I suggest that we address the problem in an immediate fashion. The Minister of State may be shocked to hear that this issue could be resolved by Christmas if we adopted a focused approach. I believe we can do it because there is a structure already in place, we have limited resources in the community, we have community care organisations that operate under the director of mental health services, we have evidence-based research in how to address the problem through referral, triage and interventions, and we have a 14-point plan. I sense here today, and having heard the submissions this morning and watched proceedings last week, that people want this issue to be resolved. We have the belief but in this case we need the focus, we need the use of evidence-based practice and we need good leadership. I think we should celebrate this and give a plan to the HSE to see how this can be done in the future in a cost-effective manner but, more importantly, in a way that addresses the needs of young children, adolescents and their families.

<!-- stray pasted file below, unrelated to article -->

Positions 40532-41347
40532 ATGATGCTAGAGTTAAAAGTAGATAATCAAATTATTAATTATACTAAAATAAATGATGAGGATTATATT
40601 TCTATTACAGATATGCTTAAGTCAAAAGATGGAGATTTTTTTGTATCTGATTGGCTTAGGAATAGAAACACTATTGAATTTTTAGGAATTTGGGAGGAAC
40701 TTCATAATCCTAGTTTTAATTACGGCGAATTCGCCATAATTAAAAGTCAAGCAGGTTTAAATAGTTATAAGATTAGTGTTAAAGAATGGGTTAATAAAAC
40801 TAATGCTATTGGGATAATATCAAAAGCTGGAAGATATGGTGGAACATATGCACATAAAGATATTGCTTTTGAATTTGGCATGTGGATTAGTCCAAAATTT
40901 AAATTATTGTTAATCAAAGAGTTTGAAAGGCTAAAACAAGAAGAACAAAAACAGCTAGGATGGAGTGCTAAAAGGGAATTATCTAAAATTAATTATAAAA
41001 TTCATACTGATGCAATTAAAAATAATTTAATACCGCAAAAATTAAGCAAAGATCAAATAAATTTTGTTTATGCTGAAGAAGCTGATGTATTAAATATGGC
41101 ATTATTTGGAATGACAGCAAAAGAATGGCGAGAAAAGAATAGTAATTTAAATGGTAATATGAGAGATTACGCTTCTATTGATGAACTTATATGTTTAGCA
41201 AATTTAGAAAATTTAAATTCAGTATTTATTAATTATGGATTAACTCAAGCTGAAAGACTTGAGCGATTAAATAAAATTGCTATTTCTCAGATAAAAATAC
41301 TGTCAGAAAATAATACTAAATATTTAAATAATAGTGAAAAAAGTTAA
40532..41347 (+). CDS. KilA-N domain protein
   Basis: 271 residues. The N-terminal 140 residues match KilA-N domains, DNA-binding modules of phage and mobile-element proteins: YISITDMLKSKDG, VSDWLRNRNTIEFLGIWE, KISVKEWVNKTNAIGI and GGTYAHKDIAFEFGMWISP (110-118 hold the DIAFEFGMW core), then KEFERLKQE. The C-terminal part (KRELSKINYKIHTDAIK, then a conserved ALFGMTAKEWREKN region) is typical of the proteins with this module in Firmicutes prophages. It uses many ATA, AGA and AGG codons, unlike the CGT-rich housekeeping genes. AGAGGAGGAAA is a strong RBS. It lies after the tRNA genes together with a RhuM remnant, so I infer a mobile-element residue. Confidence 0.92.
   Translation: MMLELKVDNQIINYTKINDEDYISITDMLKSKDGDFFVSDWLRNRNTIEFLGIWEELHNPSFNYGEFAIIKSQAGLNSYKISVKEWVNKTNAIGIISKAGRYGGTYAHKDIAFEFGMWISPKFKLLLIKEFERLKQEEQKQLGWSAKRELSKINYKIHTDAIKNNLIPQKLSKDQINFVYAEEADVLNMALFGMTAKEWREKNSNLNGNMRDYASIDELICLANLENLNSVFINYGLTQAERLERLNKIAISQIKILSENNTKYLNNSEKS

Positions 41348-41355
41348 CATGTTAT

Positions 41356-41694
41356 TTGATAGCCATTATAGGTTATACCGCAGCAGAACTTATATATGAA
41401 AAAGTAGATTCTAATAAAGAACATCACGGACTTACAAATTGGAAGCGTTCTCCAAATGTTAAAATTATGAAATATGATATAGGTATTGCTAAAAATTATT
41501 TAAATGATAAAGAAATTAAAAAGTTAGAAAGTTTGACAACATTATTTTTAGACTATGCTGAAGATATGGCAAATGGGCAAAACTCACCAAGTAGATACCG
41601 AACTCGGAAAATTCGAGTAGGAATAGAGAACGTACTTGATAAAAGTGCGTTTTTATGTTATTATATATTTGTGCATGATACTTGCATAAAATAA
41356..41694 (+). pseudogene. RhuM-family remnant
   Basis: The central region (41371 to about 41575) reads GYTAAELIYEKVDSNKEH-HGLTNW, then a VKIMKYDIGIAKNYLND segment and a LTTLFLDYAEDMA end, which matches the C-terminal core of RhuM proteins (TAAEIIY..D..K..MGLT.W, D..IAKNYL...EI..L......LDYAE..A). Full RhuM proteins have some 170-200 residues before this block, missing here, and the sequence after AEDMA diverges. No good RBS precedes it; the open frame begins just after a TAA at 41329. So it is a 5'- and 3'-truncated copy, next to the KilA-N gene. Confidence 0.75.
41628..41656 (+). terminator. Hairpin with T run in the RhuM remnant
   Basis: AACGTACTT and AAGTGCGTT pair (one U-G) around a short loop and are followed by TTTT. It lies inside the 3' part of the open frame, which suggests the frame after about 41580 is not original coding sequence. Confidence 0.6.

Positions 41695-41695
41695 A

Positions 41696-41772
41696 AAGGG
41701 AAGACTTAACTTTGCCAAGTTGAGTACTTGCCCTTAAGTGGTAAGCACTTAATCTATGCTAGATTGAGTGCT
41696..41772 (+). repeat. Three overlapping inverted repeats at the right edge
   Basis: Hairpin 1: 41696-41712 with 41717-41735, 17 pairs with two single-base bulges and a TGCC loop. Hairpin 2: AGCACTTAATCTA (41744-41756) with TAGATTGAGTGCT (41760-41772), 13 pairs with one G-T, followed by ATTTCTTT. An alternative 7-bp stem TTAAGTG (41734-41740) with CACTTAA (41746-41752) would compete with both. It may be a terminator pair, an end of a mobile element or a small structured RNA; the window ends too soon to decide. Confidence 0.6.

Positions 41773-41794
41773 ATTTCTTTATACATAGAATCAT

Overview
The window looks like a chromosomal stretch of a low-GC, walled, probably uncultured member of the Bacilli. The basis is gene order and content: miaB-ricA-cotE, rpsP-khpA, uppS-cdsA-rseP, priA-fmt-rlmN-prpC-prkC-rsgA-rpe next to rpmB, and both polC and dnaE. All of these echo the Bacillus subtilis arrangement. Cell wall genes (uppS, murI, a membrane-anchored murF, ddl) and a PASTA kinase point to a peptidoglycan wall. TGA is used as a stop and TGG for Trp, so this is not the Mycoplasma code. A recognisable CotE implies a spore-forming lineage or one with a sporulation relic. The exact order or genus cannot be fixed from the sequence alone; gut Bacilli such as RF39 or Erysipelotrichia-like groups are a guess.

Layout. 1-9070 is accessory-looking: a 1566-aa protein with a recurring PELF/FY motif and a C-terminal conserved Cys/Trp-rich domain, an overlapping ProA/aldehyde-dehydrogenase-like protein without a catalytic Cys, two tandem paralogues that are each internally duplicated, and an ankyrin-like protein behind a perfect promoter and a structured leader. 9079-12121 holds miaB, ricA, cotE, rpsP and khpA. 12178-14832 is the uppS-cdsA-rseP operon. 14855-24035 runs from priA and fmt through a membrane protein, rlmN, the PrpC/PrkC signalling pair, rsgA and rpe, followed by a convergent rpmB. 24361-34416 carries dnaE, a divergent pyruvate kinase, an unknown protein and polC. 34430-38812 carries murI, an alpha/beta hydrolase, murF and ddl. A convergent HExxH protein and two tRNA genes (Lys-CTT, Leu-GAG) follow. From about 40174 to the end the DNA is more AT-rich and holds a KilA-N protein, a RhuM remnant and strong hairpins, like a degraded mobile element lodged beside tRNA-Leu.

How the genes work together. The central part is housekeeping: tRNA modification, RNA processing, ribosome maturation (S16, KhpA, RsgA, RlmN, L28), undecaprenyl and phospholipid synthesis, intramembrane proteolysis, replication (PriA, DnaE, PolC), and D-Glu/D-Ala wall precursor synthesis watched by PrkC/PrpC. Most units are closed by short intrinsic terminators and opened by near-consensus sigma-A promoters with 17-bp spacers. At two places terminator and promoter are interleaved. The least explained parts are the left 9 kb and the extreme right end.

I thank the professor. She had me worried for a minute. Her questions made me thing she should have sat on this side of the House. Well done. I propose that we move on to questions that will be short and brief as ever. I call on Senator Freeman to commence.
I will direct my questions at the mental health division. I have heard the presentation that Mr. Dodd has made a dozen times. The first time was by the previous Minister of State who was responsible for the mental health brief, the Minister of State, Deputy Helen McEntee. The current Minister of State has said something similar and I have heard the same from the mental health division many times. At best the presentation can be described as defensive and at worst it is fantasy. It has been said that when a child is put into a mental health unit that he or she has one-to-one support but, in contrast, Dr. Finnerty said that not one of the units were compliant. Where did Mr. Dodd get his information from?